PRINT POLITICAL ACTION COMMITTEE — NEW LEADERS OF THE PACJune 2006
It’s a fact of life. Bills. Groceries. Back surgeries. There’s never a lack of incidentals vying to reduce your current balance, and some seem to provide hardly any value at all.
It comes as little surprise that, especially during a sluggish economy or generally slow period for any industry, supporting a Political Action Committee (PAC) with funds from your own personal resources can be a tough call. Contributing money to the campaigns of those who have supported issues that are important to you, and your industry, is a noble gesture that needs to be done. But like cleaning out the gutters, it is a task easily forgotten.
In the case of PIA/GATF members, supporting PrintPAC has been an activity that fewer and fewer people are bothering to perform. In fact, the amount of funds generated for PrintPAC has declined in each of the last three two-year election cycles.
At the height of the dotcom blitz in 1998, PrintPAC reached an all-time high of $237,000 in contributions. That figure dwindled to $209,000 in 2000, $154,000 in 2002 and $147,000 in 2004. Thus, in eight years, PrintPAC stands in danger of seeing contributions fall by $100,000.
However, a revitalized effort is under way to breathe new life into PrintPAC, which includes some new faces, fresh ideas and a renewed commitment to good old-fashioned elbow grease.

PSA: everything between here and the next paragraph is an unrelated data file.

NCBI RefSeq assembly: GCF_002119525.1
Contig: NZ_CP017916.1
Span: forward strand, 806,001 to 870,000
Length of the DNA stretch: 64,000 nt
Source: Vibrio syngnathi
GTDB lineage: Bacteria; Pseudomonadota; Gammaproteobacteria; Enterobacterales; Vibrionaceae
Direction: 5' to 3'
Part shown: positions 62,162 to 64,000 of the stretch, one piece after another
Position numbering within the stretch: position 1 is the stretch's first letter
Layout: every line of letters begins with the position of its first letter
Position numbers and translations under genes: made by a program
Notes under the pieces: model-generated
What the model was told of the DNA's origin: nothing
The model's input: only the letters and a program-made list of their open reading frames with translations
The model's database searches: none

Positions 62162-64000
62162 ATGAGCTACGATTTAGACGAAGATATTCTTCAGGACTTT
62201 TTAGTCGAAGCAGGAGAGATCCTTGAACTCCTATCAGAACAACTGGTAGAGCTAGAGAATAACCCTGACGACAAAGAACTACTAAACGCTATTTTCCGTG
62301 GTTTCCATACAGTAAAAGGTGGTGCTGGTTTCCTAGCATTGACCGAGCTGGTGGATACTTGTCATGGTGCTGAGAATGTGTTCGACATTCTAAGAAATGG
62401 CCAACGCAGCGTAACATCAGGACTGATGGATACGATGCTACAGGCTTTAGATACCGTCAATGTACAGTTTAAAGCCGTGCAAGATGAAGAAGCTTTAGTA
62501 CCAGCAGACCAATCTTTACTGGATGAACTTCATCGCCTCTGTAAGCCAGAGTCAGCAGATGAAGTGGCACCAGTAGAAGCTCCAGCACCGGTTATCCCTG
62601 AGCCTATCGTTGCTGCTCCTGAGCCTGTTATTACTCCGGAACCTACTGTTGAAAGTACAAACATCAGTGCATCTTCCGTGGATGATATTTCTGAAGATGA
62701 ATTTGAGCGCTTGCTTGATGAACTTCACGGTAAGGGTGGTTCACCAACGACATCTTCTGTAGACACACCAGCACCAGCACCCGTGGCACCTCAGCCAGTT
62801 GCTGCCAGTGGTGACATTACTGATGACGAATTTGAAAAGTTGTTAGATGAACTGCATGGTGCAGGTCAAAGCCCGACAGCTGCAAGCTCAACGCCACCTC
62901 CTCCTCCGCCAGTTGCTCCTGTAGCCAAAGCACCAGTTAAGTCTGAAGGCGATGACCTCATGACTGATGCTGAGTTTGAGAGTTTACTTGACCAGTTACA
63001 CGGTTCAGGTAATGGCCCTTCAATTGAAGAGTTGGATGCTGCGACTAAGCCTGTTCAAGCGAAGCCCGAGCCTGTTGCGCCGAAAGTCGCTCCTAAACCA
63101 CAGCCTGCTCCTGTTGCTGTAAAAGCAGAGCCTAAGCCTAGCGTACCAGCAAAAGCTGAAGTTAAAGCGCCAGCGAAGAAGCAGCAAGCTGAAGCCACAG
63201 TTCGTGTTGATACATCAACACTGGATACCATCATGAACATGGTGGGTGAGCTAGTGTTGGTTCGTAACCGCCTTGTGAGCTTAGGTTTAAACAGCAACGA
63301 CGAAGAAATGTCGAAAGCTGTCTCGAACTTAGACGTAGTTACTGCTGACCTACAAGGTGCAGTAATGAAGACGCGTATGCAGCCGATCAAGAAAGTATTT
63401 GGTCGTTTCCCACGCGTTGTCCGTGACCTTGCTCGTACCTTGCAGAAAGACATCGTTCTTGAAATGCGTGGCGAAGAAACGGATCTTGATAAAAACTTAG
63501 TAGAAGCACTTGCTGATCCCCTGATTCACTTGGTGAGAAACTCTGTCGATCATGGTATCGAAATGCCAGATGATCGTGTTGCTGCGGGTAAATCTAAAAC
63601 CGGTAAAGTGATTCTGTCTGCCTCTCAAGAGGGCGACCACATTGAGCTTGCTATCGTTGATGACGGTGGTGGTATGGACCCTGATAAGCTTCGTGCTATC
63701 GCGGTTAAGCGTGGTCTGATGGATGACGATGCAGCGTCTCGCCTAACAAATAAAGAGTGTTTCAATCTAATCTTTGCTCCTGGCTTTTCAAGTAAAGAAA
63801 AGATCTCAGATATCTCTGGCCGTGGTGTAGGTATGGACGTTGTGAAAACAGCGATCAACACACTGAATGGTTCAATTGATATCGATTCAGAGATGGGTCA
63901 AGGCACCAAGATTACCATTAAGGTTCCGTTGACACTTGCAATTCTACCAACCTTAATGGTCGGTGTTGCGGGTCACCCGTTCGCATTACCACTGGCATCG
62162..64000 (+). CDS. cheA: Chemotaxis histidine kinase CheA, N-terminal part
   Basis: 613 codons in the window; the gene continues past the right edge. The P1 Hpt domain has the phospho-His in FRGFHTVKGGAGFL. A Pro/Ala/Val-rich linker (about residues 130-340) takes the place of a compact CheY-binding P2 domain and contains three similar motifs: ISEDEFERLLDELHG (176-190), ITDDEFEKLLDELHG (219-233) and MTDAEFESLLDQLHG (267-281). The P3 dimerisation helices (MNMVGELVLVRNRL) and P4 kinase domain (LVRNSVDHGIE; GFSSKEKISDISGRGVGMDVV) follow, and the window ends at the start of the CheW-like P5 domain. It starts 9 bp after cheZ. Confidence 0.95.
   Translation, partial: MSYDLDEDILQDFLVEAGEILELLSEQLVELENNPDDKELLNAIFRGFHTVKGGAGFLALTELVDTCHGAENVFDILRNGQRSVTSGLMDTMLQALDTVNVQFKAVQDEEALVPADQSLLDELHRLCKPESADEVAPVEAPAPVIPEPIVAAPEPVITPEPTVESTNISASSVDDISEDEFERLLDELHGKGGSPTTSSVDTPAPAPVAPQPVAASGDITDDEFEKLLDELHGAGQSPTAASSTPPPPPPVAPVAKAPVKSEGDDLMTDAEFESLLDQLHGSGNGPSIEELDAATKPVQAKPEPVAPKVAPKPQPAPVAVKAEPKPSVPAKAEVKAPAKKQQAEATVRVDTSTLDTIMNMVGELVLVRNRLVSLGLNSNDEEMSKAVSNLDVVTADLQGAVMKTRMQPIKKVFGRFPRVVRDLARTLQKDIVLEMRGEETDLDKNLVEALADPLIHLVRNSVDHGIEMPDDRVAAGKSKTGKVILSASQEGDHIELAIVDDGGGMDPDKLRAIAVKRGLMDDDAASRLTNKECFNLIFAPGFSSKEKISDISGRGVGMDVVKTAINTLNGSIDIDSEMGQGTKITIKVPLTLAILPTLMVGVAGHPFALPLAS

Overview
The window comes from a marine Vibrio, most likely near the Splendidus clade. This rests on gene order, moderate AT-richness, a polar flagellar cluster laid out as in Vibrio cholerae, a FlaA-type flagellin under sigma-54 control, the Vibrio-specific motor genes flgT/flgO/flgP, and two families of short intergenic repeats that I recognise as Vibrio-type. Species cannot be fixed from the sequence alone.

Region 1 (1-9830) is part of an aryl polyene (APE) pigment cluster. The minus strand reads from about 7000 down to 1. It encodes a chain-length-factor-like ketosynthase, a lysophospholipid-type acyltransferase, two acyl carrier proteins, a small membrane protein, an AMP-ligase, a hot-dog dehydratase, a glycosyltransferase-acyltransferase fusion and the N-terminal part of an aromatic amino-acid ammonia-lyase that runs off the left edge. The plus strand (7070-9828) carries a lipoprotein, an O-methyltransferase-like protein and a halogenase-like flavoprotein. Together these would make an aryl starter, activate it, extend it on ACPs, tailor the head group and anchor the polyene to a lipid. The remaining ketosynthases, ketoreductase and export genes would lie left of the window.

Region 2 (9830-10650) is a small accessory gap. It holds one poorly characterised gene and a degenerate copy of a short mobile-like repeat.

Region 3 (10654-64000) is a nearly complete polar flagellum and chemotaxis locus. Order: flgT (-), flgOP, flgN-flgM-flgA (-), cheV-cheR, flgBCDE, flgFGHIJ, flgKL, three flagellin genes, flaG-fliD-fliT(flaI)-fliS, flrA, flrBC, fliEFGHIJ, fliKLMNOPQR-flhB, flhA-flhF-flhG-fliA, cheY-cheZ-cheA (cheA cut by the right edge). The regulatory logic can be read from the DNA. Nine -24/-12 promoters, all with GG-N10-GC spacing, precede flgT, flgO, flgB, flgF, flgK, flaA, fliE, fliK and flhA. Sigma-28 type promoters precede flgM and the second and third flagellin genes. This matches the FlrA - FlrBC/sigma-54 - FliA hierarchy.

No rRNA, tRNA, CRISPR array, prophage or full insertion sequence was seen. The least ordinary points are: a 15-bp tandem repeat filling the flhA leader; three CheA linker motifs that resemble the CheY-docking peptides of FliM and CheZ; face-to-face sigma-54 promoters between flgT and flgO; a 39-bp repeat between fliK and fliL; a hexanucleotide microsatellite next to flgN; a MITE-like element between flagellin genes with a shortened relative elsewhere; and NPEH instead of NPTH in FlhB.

New to the PrintPAC team are Lisbeth Lyons, the vice president of government affairs for the PIA/GATF. She took the helm in January, replacing respected industry veteran and PrintPAC founder Ben Cooper. Reporting to Lyons is Shannon Frack, grassroots and political affairs manager. Frack brings PAC experience to the fold, having worked on a $900,000 per cycle association effort for the Independent Community Bankers of America.
While the pair may be relatively short on printing industry experience, their ability to raise both funds and awareness for a given industry’s political ideology and needs are vital to the rebirth of PrintPAC.
“Fundraising is difficult if you don’t have dedicated PAC management. The most effective ones have at least one person, if not two or three people, working on all elements of fundraising, from promotions to invoicing,” Lyons says. “When you don’t have staff dedicated to this function, it falls on your lobbyists, whose first priority should be Capitol Hill. Invariably, the fundraising takes a back seat.”